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Chicago & Willowbrook
630-568-3190
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Resisting Arrest Lawyers in Chicago & DuPage County IL.

The crime of resisting arrest is often a “cover charge” to justify a police officers’ excessive use of force or false arrest.  Aggressively fighting these charges is essential in not only defending your liberty, but also an often times necessary step for a future civil rights victory.

Resisting arrest is a vaguely defined crime under Illinois law, with a wide array of behavior and thus leading to a large number of arrests for the crime each year. This charge holds the potential for jail time, probation, monetary fines and significant consequences for your future. Under certain circumstances, if injury occurs to the police officer while you are resisting or obstructing, you can be charged with a felony offense.  Contact the Dvorak Law Offices, LLC. right away if you have been charged.

Resisting Arrests Laws in Illinois

Illinois' resisting arrest statute applies where a person "knowingly resists or obstructs the performance of a police officer during the officer's performance of an authorized act in his or her official capacity." This definition covers a wide range of verbal and physical conduct. Illinois' resisting arrest statute is listed under 720 ILCS 5/31-1.

What is Resisting Arrest in Illinois?

A person resists arrest when an affirmative act of defiance when an officer is attempting to arrest the individual. The act could be:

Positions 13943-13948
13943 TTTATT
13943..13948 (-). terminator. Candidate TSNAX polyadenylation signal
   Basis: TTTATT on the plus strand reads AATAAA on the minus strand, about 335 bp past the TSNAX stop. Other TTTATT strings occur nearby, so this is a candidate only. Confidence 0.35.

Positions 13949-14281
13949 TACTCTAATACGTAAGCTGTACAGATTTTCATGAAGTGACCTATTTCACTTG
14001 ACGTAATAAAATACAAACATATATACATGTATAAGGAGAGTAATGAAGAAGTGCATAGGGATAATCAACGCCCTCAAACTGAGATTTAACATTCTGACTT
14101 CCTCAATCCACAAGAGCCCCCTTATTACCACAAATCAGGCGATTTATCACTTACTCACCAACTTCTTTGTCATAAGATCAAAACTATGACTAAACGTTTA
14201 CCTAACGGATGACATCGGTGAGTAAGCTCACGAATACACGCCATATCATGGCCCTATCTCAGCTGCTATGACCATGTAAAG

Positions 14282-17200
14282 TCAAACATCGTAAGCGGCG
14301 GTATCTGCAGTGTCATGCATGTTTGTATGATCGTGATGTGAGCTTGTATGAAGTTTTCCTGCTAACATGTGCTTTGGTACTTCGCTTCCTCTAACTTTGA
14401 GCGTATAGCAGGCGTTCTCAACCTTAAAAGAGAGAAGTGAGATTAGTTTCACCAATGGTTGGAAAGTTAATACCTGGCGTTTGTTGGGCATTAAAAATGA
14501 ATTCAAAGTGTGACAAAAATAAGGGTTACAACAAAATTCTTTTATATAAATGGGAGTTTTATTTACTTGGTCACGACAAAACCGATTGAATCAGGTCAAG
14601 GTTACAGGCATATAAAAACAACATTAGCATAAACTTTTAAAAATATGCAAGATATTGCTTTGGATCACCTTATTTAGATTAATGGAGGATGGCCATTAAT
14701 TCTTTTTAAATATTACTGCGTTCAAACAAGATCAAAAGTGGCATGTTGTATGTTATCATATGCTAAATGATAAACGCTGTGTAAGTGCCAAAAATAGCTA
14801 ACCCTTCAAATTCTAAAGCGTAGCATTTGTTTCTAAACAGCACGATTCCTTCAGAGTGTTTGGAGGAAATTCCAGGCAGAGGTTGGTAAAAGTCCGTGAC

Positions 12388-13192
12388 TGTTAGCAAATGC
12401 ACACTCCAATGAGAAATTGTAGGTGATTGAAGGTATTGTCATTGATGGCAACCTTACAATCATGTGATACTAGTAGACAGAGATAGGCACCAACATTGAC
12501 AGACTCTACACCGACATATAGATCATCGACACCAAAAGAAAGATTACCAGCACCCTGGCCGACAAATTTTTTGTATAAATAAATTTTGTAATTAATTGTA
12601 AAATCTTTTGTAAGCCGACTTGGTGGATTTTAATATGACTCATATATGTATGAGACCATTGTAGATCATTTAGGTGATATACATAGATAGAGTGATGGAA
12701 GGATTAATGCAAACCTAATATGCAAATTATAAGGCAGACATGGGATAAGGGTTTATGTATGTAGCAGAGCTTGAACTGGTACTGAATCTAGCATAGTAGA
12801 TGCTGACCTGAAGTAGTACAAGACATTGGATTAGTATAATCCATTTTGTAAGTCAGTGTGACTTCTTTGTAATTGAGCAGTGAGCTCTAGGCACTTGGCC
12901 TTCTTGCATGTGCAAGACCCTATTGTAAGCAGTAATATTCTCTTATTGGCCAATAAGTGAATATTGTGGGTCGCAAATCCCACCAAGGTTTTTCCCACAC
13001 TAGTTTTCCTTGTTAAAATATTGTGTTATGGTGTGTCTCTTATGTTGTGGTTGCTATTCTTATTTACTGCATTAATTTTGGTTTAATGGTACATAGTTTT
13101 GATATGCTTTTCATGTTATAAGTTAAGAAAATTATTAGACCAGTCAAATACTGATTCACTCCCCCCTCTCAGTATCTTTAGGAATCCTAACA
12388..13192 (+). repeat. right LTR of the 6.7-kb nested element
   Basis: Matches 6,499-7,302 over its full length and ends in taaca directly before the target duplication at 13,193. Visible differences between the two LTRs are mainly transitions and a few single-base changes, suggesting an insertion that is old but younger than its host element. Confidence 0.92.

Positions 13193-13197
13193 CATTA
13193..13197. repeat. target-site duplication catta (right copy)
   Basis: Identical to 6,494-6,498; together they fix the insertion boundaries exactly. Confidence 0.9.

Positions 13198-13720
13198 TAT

--Pulling away from the police officer
--Refusing to put hands behind the head or the back
--Fleeing from the police officer.

The law is worded so that the charge can capture almost any act that serves to resist an officer's attempt to make an arrest. In addition, Illinois generally provides you with no right to resist an unlawful arrest.  However, there are certain defenses available for resting an officer’s excessive use of force.

Obstructing Justice

Illinois' obstructing justice statute applies where a person "destroys, alters, conceals, or disguises physical evidence, plants false evidence, or furnishes false information, with the intent to prevent the apprehension or obstruct the prosecution or defense of any person." This expansive and vague definition covers arguably innocent conduct. For example, the Illinois Supreme Court has explained that "concealing" evidence is "obstruction" only if the person materially impedes the investigation. Other versions of this offense are subject to attack as well.

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